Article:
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Artland Spotlight on: Pablo Picasso’s Ceramics

Anthony Dexter Giannelli

With his founding role in the creation of Cubism, the iconic Spanish painter Pablo Picasso has changed the course of modern art forever. Seemingly every aspect of his work and practice has been studied and carefully analyzed by art historians, with painting being his most prolific and groundbreaking medium. However, having secured his place in twentieth-century art, a 1946 encounter with Suzanne and Georges Ramié from the Atelier Madoura in Vallauris, France, would usher in one of the most prolific phases of Picasso’s career. His late-life ceramic practice was built upon his symbolic language, with features from his most recognizable works such as Guernica appearing on “functional” vessels, bowls, or plates. 

A journey through pottery

The investigation into ceramic production took the later 25 years of the artists’ life while living in South France. Enamored of the idea of producing affordable objects that would combine aesthetic and functional value, Picasso started modeling, scratching, carving, and distorting, ultimately producing a massive body of earthenware and ceramic work. He was driven by the curiosity towards clay’s pliability and stimulated by the technical challenges of an unexplored medium. Still characterized by highly technical execution – seen especially in the glazing process – this art form freed Picasso from the stringent technicalities of painting thanks to the work of the artisans producing the final works at the Madoura facilities.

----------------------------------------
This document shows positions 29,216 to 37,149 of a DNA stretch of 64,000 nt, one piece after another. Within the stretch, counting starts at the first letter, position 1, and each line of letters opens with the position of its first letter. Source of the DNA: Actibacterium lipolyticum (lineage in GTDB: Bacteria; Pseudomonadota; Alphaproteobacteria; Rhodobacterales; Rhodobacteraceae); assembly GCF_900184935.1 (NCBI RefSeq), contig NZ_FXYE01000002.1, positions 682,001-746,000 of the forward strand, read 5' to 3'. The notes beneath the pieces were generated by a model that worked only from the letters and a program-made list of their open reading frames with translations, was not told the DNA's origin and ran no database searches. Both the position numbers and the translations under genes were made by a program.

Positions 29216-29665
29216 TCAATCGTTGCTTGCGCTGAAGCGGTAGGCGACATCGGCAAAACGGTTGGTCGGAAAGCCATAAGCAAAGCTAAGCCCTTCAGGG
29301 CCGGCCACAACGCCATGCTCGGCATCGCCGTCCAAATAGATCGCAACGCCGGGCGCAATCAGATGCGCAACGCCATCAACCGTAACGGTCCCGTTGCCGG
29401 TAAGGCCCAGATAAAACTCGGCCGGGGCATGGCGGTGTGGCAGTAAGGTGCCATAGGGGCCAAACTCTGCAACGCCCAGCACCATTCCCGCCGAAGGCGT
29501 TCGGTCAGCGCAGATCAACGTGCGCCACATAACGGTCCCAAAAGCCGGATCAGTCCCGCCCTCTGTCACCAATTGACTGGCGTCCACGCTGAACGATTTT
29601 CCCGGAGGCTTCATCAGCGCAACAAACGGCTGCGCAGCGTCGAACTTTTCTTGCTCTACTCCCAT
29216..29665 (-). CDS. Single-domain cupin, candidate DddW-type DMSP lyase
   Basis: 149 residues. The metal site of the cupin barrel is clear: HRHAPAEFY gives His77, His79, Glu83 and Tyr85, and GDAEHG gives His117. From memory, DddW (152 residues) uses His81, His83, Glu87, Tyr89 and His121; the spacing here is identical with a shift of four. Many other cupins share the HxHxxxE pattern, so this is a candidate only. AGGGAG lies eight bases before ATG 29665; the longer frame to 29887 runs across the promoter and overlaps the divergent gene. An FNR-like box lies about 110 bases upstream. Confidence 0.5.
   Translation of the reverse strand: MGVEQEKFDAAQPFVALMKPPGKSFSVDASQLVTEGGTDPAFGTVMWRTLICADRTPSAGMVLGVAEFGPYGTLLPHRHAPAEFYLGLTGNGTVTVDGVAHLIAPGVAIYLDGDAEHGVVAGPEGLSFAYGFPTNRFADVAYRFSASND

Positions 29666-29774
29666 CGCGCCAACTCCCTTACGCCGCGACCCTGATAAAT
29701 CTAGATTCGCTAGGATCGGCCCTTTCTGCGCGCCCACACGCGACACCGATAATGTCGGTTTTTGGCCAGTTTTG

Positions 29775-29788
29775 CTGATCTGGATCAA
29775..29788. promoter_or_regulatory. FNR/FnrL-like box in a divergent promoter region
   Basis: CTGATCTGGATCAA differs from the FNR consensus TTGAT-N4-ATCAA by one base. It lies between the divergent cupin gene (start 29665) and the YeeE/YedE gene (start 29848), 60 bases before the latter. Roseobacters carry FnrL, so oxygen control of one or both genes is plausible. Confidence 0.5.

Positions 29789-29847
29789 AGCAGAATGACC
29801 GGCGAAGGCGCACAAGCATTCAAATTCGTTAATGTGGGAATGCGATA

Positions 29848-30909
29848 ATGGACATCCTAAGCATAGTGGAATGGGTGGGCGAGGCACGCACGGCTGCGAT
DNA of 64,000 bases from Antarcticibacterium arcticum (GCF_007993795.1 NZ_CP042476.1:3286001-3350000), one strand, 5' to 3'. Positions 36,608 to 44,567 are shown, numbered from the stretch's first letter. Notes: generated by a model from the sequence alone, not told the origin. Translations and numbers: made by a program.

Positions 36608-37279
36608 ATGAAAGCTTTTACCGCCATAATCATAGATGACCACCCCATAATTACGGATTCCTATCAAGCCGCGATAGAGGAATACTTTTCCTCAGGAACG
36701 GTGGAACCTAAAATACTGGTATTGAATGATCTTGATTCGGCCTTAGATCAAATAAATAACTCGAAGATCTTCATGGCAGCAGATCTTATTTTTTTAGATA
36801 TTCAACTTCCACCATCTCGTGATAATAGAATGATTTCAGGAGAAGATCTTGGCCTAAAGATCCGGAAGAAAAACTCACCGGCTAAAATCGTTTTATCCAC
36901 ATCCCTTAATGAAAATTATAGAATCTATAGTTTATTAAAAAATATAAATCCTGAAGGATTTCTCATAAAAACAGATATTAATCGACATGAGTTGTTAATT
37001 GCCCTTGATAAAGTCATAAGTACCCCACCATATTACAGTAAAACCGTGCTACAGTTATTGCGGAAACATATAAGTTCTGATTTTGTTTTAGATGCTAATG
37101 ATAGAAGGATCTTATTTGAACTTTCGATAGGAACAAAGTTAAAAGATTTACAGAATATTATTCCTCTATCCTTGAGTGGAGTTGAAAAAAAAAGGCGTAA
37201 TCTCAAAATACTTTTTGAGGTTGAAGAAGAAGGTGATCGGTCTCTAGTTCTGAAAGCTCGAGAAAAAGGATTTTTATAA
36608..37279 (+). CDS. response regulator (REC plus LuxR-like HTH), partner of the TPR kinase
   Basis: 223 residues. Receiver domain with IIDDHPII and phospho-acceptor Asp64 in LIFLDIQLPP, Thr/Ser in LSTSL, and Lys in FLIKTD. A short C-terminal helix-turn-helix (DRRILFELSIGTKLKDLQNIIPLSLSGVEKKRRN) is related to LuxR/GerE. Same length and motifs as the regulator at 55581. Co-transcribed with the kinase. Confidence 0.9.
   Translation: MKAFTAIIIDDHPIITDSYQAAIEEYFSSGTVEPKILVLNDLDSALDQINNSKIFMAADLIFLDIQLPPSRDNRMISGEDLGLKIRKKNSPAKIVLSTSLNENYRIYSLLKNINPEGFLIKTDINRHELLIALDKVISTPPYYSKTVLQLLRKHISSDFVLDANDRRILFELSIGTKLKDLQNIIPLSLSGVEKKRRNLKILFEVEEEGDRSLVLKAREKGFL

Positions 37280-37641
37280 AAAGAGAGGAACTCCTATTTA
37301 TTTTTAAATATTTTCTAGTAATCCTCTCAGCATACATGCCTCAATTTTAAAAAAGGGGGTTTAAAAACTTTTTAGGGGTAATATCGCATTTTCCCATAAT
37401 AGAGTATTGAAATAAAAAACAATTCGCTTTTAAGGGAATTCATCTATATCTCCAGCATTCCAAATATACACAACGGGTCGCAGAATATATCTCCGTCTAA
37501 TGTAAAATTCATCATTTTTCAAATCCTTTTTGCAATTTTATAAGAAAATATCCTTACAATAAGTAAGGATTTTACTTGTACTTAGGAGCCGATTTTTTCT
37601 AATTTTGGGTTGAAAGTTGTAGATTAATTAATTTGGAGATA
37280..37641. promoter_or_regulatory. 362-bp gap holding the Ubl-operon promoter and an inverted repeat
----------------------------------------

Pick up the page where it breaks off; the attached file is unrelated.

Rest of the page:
Created in the sunny and warm atmosphere of South France, Picasso’s vases, pitchers, and plates show a different side of the artist that many are unfamiliar with, one that expresses a sense of playfulness and joy. The impact these works had on the fine art world’s path of reconciliation with craft is undeniable. Ironically, the culmination of the career of the revolutionary cubist who had spent years reversing the dominant representation style in the West to flatten the form away from realism took eventually the path of three-dimensionality.

Pablo Picasso, Pichet Boule "Taureau". 1957
Pablo Picasso, Pichet Boule “Taureau”, 1957. Bailly Gallery Geneva/Paris. AVAILABLE FOR PURCHASE HERE.